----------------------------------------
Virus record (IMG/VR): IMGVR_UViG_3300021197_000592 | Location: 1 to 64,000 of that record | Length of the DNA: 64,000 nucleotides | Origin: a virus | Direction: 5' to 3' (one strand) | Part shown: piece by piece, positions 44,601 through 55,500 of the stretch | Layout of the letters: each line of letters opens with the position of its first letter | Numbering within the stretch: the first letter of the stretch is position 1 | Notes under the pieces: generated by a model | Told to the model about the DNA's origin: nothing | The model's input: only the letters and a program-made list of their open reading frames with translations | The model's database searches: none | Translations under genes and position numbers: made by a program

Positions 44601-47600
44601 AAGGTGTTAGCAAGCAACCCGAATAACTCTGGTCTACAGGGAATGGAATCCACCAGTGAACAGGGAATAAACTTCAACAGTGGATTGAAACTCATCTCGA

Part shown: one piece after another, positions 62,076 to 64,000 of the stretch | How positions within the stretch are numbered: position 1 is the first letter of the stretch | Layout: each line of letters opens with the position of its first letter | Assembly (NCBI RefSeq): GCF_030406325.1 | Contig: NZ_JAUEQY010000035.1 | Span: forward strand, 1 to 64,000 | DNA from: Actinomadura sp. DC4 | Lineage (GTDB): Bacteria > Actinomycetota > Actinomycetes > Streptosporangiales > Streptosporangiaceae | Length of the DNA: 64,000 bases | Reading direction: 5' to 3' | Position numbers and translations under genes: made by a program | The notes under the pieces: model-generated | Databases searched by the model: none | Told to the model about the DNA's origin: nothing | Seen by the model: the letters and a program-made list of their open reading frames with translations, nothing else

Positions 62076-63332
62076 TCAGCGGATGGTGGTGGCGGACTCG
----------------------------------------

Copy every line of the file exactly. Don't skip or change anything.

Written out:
Virus record (IMG/VR): IMGVR_UViG_3300021197_000592 | Location: 1 to 64,000 of that record | Length of the DNA: 64,000 nucleotides | Origin: a virus | Direction: 5' to 3' (one strand) | Part shown: piece by piece, positions 44,601 through 55,500 of the stretch | Layout of the letters: each line of letters opens with the position of its first letter | Numbering within the stretch: the first letter of the stretch is position 1 | Notes under the pieces: generated by a model | Told to the model about the DNA's origin: nothing | The model's input: only the letters and a program-made list of their open reading frames with translations | The model's database searches: none | Translations under genes and position numbers: made by a program

Positions 44601-47600
44601 AAGGTGTTAGCAAGCAACCCGAATAACTCTGGTCTACAGGGAATGGAATCCACCAGTGAACAGGGAATAAACTTCAACAGTGGATTGAAACTCATCTCGA

Part shown: one piece after another, positions 62,076 to 64,000 of the stretch | How positions within the stretch are numbered: position 1 is the first letter of the stretch | Layout: each line of letters opens with the position of its first letter | Assembly (NCBI RefSeq): GCF_030406325.1 | Contig: NZ_JAUEQY010000035.1 | Span: forward strand, 1 to 64,000 | DNA from: Actinomadura sp. DC4 | Lineage (GTDB): Bacteria > Actinomycetota > Actinomycetes > Streptosporangiales > Streptosporangiaceae | Length of the DNA: 64,000 bases | Reading direction: 5' to 3' | Position numbers and translations under genes: made by a program | The notes under the pieces: model-generated | Databases searched by the model: none | Told to the model about the DNA's origin: nothing | Seen by the model: the letters and a program-made list of their open reading frames with translations, nothing else

Positions 62076-63332
62076 TCAGCGGATGGTGGTGGCGGACTCG